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Alexei Navalny’s showing in Sunday’s mayoral election has made him into an even more powerful figure.
An unexpectedly strong result for Russian opposition leader Alexei Navalny during Sunday’s mayoral elections in Moscow hasn't gone exactly as planned for the Kremlin.
What began as an experiment to placate a fractured protest electorate and hand incumbent Mayor Sergei Sobyanin an easy, legitimate victory has ended dangerously for the Kremlin by producing a bona fide opposition force, observers say.
“Navalny has cemented his status as a real opposition politician on the national level,” says Pavel Salin, a political expert at the Russian government’s Finance University.
That’s exactly what the Kremlin had hoped to avoid by allowing Navalny — who was sentenced in July to five years in prison for alleged embezzlement — to run in the election.
Experts say the vote was aimed at eliminating the anti-corruption blogger from politics and proving that he and his protest-minded supporters are an insignificant minority.
But the official results released on Monday, which gave Sobyanin 51 percent of the vote against Navalny’s 27 percent, proved a symbolic defeat for the authorities. Those numbers stood in drastic contrast to an array of pre-election polls that had predicted a far greater gap.
Despite the impressive showing, Navalny and his campaign staff have cried foul, insisting that electoral fraud enabled Sobyanin to avoid a second-round runoff.
Thousands of supporters rallied in central Moscow on Monday night to protest the results, chanting “Second round!” and providing hints that the protest movement has regained a degree of momentum.
At the rally, Navalny heralded what he called the birth of a capable opposition movement.
“I know how to turn a political machine into a steamroller that will crush United Russia,” he told attendees, according to the Russian news agency Lenta.ru.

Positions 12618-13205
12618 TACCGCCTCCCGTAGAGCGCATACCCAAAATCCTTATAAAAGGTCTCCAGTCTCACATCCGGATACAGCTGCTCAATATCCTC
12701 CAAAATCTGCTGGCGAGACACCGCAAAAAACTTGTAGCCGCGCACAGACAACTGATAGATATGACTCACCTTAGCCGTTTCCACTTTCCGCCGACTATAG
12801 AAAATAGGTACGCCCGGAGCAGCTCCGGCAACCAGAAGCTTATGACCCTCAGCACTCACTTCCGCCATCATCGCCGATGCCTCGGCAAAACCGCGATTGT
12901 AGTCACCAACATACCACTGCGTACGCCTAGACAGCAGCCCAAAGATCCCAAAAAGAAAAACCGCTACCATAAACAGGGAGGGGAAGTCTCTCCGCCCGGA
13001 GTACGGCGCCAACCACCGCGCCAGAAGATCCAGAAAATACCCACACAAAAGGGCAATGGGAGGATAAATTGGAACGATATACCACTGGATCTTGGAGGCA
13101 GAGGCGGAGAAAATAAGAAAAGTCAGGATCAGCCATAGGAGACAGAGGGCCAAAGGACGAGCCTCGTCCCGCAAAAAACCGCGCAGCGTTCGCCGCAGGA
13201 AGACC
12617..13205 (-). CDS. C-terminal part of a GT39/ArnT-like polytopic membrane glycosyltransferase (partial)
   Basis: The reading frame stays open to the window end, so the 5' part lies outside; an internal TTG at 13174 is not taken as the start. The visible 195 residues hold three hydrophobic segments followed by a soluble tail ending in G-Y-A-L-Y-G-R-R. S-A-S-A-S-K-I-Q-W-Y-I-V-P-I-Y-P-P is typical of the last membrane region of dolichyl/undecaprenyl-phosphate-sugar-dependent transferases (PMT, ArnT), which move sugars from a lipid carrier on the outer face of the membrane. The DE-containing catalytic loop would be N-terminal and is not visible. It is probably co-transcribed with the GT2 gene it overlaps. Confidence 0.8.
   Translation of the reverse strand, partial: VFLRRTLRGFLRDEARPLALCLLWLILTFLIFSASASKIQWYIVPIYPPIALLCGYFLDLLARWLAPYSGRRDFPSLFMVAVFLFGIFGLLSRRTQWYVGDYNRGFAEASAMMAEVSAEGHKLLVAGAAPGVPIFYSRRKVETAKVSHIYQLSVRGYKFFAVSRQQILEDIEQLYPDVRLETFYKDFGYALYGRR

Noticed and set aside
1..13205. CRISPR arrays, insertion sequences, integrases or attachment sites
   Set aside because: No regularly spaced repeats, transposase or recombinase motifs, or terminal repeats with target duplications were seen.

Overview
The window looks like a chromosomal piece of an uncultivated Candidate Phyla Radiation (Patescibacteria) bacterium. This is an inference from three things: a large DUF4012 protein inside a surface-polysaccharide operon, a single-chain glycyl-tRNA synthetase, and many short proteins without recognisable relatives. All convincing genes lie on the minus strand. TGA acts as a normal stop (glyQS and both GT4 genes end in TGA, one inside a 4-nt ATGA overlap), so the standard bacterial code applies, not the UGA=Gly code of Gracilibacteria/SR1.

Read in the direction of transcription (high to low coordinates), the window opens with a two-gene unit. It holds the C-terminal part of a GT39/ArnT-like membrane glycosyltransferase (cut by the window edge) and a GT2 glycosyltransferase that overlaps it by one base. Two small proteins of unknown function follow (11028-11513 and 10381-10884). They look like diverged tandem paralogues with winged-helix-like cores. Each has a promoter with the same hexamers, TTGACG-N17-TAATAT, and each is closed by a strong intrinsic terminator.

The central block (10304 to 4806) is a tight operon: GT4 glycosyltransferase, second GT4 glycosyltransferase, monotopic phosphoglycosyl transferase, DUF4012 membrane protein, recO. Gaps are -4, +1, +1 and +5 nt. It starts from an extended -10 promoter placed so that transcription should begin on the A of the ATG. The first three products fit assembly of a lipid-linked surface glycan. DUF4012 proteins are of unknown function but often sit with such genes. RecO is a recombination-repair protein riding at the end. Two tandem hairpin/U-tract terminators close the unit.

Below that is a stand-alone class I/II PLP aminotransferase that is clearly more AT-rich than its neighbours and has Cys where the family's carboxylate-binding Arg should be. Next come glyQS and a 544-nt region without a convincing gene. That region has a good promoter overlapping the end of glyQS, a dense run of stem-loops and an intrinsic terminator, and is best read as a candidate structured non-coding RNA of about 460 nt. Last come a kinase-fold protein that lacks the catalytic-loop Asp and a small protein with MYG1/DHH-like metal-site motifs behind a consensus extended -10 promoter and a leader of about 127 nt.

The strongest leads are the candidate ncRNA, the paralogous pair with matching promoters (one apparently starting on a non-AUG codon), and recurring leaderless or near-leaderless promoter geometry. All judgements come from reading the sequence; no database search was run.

Now, observers say the Kremlin will be more hard pressed than ever before to ignore him and his army of supporters.
Andrei Piontkovsky, a prominent dissident and political commentator, said Navalny’s meteoric rise may prompt the authorities to reconsider jailing the opposition leader, who is currently preparing his appeal.
Piontkovsky predicts that Navalny will receive a suspended sentence that will bar him from political competition but keep him out of prison.
“But that doesn’t change the political equation,” he said. “He is the leader of a so-called ‘non-systemic’ opposition which is becoming systemic.”
He says Navalny’s growing clout has split the political elite between those pushing for more openness and others usually represented by law enforcement agencies that back cracking down on the opposition.
That apparent dithering was on display during Navalny’s trial, when the authorities released him in a highly unusual move a day after his sentencing.
“This is a classic situation for an anti-authoritarian revolution: mass protests and a split in the elites,” Piontkovsky said. “We’ve seen it many times in Eastern Europe and the Middle East.”
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Navalny’s electoral coup wasn’t the only disappointment for the Kremlin, however.
Opposition politician Yevgeny Roizman, a controversial anti-drug activist in central Russia, knocked out the United Russia candidate in the mayoral election in Yekaterinburg, Russia’s fourth-largest city.
In historic Yaroslavl, about 150 miles northeast of Moscow, the liberal RPR-Parnas Party, which fielded Navalny in the Moscow vote, won seats in the regional legislature.
Salin, the political expert, says the small string of victories against the ruling party is a cause for concern for the authorities, whose gestures at freeing political competition, including the loosening of party registration rules, have backfired.
“This has demonstrated that if they begin to ease up, they lose control of the situation,” he said.
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